Updated: June 10, 2019

Work Group Questions

An ongoing list of inquiries by members of the Bar Structure Work Group submitted to legal experts following their presentations at Work Group meetings.


Question 1

Am I correct that his (Work Group presenter Hugh Spitzer, professor, University of Washington School of Law) position is that: 1) the Article 8, Section IV, requirement that a legislative appropriation is necessary for all funds paid out of the state treasury or "any of [the state's] funds, or any of the funds under its management" (emphasis mine), 2) combined with Article 8, Section V, prohibiting a gift of public funds, means that if bar dues were paid directly to the court, or a court entity the dues would be "public funds" and could only be spent by a legislative appropriation? In other words, bar dues, including possibly section dues, would become public funds and subject to the appropriation process and review by OFM?

Answer: If the WSBA or any of its functions were entirely brought into the Supreme Court itself, such as into the Administrative Office of the Courts or as a new department of the Supreme Court, AND IF nothing were done affirmatively by the legislature to provide for special handling of license fees, then license fees would go into the State Treasury and couldn't be disbursed absent an appropriation. Note that AOG and Court costs (judges salaries, staff costs, etc.) are handled through the normal biennial appropriation process.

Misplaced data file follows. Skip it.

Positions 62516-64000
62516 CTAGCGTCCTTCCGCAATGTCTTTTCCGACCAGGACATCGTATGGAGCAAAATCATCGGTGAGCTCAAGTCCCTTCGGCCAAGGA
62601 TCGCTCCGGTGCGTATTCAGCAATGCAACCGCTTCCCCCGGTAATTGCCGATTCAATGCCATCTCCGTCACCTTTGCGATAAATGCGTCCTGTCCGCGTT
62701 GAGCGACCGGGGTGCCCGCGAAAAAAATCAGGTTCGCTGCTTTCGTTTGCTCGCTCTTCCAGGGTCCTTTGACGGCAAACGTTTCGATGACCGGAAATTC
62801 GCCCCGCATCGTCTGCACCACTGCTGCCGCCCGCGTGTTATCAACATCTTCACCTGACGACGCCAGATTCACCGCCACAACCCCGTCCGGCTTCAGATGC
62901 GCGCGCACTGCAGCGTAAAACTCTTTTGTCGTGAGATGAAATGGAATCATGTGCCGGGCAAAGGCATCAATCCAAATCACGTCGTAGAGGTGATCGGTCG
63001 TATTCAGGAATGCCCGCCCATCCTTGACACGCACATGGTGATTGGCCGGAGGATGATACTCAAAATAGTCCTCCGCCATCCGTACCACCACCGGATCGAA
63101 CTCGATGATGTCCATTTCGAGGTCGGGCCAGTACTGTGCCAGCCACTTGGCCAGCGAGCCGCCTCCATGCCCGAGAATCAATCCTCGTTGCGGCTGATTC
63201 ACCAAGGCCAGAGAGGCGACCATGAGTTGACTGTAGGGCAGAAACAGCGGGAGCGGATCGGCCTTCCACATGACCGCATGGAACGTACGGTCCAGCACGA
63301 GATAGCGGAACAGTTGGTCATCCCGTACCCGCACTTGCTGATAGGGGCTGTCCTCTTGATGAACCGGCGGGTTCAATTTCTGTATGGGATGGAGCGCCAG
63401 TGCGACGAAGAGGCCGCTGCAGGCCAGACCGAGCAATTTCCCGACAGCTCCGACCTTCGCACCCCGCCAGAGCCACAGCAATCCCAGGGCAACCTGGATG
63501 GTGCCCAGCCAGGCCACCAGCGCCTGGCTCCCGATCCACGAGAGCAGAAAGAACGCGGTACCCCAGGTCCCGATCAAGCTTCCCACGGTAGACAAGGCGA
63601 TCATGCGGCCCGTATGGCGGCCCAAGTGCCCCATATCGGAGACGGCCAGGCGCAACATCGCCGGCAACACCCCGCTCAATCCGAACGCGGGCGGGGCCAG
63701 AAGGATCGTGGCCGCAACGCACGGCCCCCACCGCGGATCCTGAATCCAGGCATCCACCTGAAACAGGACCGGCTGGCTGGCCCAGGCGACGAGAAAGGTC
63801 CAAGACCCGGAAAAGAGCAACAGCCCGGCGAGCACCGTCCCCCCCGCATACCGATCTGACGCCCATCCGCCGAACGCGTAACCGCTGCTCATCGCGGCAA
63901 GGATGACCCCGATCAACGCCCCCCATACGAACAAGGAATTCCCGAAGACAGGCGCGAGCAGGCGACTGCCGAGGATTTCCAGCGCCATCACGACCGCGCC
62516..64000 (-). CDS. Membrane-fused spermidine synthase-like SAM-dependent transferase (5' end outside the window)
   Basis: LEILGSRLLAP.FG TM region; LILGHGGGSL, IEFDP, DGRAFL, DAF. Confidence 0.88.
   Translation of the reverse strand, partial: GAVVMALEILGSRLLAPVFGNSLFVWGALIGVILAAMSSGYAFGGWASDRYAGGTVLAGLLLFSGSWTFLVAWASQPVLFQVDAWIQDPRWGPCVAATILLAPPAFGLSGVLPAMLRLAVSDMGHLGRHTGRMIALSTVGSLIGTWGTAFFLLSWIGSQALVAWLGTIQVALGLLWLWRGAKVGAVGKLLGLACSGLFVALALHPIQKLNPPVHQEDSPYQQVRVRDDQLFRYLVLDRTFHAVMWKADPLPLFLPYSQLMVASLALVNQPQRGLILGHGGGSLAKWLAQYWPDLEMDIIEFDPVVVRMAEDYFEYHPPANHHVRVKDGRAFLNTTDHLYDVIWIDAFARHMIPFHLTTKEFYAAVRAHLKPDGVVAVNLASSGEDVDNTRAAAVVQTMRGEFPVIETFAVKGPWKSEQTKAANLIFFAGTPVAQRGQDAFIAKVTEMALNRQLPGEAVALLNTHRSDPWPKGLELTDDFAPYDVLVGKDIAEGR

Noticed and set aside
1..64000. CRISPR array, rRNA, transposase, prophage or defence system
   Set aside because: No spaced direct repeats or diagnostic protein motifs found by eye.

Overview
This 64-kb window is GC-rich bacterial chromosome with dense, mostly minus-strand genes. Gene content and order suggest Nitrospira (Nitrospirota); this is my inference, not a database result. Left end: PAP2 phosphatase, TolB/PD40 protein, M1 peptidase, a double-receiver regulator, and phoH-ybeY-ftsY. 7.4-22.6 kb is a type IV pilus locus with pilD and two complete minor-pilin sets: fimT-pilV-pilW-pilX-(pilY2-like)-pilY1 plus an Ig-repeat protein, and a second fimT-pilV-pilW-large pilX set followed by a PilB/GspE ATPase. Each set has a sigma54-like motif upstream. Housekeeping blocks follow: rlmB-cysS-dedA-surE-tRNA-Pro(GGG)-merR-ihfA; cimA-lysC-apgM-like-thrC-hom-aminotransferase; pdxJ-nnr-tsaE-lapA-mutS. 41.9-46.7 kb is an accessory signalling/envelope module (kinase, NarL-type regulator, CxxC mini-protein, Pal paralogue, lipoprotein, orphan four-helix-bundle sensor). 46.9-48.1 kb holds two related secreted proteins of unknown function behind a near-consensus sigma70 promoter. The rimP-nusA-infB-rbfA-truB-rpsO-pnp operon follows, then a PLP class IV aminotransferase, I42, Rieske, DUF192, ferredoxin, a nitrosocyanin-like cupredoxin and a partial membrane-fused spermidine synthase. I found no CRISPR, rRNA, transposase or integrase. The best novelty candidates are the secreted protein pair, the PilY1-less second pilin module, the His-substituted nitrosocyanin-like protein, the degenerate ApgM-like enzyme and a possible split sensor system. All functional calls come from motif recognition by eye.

However, as I mentioned in my presentation, (1) the legislature can provide that license fees are to be deposited in an account "outside the Treasury but in the custody of the State Treasurer," and in that event the money isn't subject to biennial appropriation but instead is managed and spent according to whatever the statute says, e.g., spent as directed by a board, or by the Supreme Court; OR (2) if the Court were to continue the WSBA as a semi-independent instrumentality of the judicial branch (which it is under current law and which it would be under ESHB 1788), and if by court rule the Court allowed that instrumentality to establish accounts, collect license fees, and disburse those fees, then the license fee receipts would continue to be handled entirely outside the State Treasury or the Treasurer's custody, i.e., off the State's books altogether.

Answer provided by UW law professor Hugh Spitzer following his presentation, "Washington State History and Constitution" at the first Work Group meeting on March 28.